Deep in the heart of Central Saint Martins College of Arts and Design in London, PhD researcher Marin Sawa is hard at work on a project that may one day allow us to print our own superfoods at home. Sawa's creation is called the "Algaerium Bioprinter" and it's capable of printing with superfoods like Chlorella, Spirulina, and Haematococcus. Sawa is also developing a process that will allow us to grow these strains of algae at home so that we have a constant source of ink on hand.

"My project aims at adapting this industrial-scale production to a domestic technology. For this, I have been working in collaboration with Imperial College London to develop a new inkjet printing technology suitable for algae printing," Sawa wrote. "By introducing living microalgae to food printing, we have invented a new way of consuming health food supplements. At micro scale, the Bioprinter technology provides a process in which cells can be ruptured and their nutrients can be readily absorbed. At macro scale, the Bioprinter envisions an immediate future in which algae farming forms a new part of urban agriculture to reinforce food safety in our cities. We are also currently developing the technology to print algal-based energy devices as well as filtering devices."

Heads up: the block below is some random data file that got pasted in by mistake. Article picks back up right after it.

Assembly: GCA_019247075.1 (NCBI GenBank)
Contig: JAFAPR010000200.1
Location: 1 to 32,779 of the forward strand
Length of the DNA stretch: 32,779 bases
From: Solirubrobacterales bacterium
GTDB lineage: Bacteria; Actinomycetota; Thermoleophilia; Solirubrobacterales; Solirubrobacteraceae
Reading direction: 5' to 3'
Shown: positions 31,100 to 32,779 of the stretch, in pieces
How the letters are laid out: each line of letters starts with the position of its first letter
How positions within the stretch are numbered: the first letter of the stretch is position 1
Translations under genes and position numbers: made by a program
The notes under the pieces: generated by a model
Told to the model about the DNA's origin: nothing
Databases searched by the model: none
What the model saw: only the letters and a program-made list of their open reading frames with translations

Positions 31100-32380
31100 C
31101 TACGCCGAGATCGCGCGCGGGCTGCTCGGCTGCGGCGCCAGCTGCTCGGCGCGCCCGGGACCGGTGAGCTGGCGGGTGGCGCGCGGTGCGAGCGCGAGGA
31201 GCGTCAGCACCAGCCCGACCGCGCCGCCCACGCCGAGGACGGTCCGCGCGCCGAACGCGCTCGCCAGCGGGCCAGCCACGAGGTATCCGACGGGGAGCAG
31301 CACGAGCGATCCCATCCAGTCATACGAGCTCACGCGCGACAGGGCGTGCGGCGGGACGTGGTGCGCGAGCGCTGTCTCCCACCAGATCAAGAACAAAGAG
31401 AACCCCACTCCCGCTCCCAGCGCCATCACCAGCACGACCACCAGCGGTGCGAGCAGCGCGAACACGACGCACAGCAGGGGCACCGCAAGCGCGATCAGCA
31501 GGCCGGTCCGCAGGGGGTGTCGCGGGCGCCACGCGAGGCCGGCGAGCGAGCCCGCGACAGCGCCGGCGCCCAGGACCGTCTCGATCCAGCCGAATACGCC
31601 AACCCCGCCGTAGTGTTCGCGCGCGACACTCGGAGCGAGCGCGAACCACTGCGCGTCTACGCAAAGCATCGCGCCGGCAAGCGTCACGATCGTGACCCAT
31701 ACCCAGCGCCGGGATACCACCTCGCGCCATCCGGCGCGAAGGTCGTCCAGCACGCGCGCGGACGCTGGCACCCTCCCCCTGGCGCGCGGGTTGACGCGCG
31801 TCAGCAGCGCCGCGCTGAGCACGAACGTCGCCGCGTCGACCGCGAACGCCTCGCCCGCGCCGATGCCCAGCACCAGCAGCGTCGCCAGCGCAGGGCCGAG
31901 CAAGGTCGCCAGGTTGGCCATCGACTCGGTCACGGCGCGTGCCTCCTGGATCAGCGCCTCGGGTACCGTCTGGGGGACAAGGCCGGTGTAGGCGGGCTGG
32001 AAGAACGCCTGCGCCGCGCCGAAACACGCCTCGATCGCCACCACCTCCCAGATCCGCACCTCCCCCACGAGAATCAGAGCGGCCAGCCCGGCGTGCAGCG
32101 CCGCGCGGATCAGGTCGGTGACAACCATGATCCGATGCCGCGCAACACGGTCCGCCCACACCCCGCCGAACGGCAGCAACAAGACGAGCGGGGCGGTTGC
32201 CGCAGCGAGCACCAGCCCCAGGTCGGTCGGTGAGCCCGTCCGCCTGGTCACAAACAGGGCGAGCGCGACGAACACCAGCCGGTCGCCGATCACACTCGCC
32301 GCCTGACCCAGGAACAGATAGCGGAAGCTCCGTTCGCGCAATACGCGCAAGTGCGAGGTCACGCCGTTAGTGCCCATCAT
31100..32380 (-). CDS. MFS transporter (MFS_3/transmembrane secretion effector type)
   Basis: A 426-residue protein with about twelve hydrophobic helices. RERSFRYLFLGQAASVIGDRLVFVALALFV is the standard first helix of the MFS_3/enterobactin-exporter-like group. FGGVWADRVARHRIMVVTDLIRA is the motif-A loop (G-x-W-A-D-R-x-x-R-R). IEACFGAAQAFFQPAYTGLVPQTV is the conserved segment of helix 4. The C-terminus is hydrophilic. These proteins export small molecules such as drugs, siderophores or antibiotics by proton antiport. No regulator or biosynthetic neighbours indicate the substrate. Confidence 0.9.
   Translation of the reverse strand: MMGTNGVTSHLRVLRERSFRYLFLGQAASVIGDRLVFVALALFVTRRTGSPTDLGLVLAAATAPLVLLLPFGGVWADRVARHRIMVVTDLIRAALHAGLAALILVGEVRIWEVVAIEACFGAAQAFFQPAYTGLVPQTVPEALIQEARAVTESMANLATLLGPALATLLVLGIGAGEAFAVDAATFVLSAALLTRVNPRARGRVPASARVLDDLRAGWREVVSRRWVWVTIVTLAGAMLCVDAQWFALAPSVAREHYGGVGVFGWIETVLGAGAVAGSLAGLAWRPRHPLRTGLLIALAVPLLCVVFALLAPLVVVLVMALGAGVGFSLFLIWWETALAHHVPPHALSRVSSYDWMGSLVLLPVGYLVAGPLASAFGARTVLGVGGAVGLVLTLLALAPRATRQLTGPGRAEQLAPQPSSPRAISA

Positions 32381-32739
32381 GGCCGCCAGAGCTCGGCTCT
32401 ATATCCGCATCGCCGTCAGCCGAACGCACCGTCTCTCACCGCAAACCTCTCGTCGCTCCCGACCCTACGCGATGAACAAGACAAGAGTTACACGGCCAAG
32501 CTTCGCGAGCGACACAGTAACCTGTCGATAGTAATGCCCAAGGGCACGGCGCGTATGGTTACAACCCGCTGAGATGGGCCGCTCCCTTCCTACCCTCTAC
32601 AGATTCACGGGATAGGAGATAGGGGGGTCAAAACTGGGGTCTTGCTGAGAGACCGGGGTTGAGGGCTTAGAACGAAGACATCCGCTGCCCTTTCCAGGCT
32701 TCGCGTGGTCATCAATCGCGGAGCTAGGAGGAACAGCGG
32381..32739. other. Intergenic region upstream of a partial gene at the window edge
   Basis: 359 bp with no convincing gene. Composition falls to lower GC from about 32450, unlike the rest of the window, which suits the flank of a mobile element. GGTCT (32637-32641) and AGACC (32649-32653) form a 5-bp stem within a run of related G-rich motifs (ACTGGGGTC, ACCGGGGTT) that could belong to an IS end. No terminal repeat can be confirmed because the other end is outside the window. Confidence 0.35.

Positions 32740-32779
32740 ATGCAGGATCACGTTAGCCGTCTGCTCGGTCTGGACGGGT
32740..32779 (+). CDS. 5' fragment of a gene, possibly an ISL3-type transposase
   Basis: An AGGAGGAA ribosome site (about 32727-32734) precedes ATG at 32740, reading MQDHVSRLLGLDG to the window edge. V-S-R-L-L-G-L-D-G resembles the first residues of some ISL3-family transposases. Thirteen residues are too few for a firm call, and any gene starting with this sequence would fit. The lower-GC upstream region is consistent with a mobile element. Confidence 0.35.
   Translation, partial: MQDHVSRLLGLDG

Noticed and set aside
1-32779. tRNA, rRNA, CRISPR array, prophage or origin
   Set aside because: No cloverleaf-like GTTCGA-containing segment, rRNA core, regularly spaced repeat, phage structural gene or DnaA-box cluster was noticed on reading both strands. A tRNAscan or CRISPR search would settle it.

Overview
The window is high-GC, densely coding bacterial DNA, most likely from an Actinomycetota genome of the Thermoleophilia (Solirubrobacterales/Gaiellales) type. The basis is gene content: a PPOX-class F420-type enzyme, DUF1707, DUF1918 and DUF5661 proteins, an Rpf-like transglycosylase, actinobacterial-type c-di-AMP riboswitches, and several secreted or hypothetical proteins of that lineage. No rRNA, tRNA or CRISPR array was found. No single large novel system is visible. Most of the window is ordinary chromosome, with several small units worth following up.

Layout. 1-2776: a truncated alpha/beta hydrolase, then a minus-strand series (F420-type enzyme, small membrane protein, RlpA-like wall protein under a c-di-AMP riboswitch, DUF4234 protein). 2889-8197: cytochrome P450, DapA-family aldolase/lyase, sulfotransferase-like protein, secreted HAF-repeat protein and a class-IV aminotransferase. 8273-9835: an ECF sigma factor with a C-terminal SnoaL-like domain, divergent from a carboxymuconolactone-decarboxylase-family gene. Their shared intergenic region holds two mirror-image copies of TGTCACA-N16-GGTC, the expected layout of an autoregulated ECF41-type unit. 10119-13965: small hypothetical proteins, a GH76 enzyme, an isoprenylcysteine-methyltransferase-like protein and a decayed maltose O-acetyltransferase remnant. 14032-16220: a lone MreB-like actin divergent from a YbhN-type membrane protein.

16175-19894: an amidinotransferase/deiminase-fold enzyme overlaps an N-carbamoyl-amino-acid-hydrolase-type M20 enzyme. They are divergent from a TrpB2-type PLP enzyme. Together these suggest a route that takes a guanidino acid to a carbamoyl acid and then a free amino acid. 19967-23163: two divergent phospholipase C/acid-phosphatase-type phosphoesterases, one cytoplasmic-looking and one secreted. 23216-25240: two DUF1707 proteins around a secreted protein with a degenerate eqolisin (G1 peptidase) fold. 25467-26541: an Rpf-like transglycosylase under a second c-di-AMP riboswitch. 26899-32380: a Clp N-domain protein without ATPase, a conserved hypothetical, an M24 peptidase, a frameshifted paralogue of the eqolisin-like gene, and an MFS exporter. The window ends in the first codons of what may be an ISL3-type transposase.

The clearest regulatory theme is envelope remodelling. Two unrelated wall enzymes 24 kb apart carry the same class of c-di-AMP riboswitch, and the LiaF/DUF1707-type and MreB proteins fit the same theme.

Sawa is creating the bioprinter as part of her doctoral research and realistically, it may be years (if ever) before we see the fruits of her labor. Sawa would have to find a way to mass produce the capabilities of the Algaerium and in its current form it may well be too complex for widespread public adoption. Still, like the highly anticipated 3D printed organs that are currently in development, the future is slowly but surely being printed one day and one cell at a time.